Continue reading “Collection of Evidence in the U.S. Pursuant to 28 U.S.C. Section 1782 for Use in Foreign Private Arbitrations”

Enforcement of Foreign Judgments and Foreign Arbitral Awards in the United States

Mainbrace | March 2017 (No. 2)

William R. Bennett and Lauren B. Wilgus

Our clients regularly seek our assistance in recovering foreign arbitral awards and foreign judgments from debtors and/or their alleged alter egos in the United States. Each case has its unique facts that dictate the level of effort that we must make to bring about a successful outcome. For example, obtaining a recovery from an alleged alter ego may require a Rule B attachment followed by significant factual discovery, while obtaining a recovery from a debtor with assets and business connections in the United States may require less effort. Regardless of the facts that may be unique to each matter, the basic framework to seek a recovery, discussed herein below, is the same.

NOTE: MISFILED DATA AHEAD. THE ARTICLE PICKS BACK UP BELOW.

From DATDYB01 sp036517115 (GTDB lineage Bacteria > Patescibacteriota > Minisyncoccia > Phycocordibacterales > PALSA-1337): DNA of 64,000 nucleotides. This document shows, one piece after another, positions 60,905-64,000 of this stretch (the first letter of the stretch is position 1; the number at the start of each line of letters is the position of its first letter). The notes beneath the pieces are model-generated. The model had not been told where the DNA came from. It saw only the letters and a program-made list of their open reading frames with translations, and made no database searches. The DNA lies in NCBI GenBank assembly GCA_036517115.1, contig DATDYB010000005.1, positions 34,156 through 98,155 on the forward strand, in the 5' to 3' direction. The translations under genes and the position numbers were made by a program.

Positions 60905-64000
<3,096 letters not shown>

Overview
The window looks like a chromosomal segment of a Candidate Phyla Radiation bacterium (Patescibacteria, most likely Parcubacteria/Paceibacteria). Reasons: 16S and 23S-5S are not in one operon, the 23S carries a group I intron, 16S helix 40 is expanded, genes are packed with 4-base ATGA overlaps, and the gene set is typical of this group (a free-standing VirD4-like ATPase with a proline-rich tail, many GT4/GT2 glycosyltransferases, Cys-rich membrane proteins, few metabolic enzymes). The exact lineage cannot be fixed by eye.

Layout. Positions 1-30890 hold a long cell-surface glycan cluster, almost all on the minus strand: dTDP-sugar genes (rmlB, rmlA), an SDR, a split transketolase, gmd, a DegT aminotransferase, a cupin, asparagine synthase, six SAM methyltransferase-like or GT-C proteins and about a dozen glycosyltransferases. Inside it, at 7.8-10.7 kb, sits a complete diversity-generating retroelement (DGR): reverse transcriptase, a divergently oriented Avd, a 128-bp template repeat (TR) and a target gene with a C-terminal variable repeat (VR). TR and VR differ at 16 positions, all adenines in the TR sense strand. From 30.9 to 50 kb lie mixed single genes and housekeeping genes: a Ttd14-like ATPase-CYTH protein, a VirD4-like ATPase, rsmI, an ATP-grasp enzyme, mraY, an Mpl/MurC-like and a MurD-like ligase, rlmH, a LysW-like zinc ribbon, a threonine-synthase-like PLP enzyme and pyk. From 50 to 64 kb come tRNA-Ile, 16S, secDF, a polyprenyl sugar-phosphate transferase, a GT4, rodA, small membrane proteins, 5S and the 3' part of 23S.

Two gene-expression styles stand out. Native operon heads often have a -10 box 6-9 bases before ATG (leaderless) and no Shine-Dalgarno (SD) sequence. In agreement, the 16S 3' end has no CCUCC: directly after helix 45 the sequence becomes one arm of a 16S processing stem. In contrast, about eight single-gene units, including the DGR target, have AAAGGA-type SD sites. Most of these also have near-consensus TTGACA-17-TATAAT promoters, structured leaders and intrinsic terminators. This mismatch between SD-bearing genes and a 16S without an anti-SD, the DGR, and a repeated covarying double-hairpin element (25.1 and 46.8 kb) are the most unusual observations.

The United States has been a signatory of the 1958 United Nations Convention on the Recognition and Enforcement of Foreign Arbitral Awards (“New York Convention”) since 1970; however, it is not currently party to any international treaty for the recognition of foreign judgments. Unlike foreign arbitral awards, which are governed by the New York Convention, no treaty outlines the circumstances under which U.S. courts may recognize foreign judgments. In the United States, for instance, only the principle of comity, the common law, and individual states’ laws allow U.S. courts to recognize and enforce foreign judgments.

Continue reading “Enforcement of Foreign Judgments and Foreign Arbitral Awards in the United States”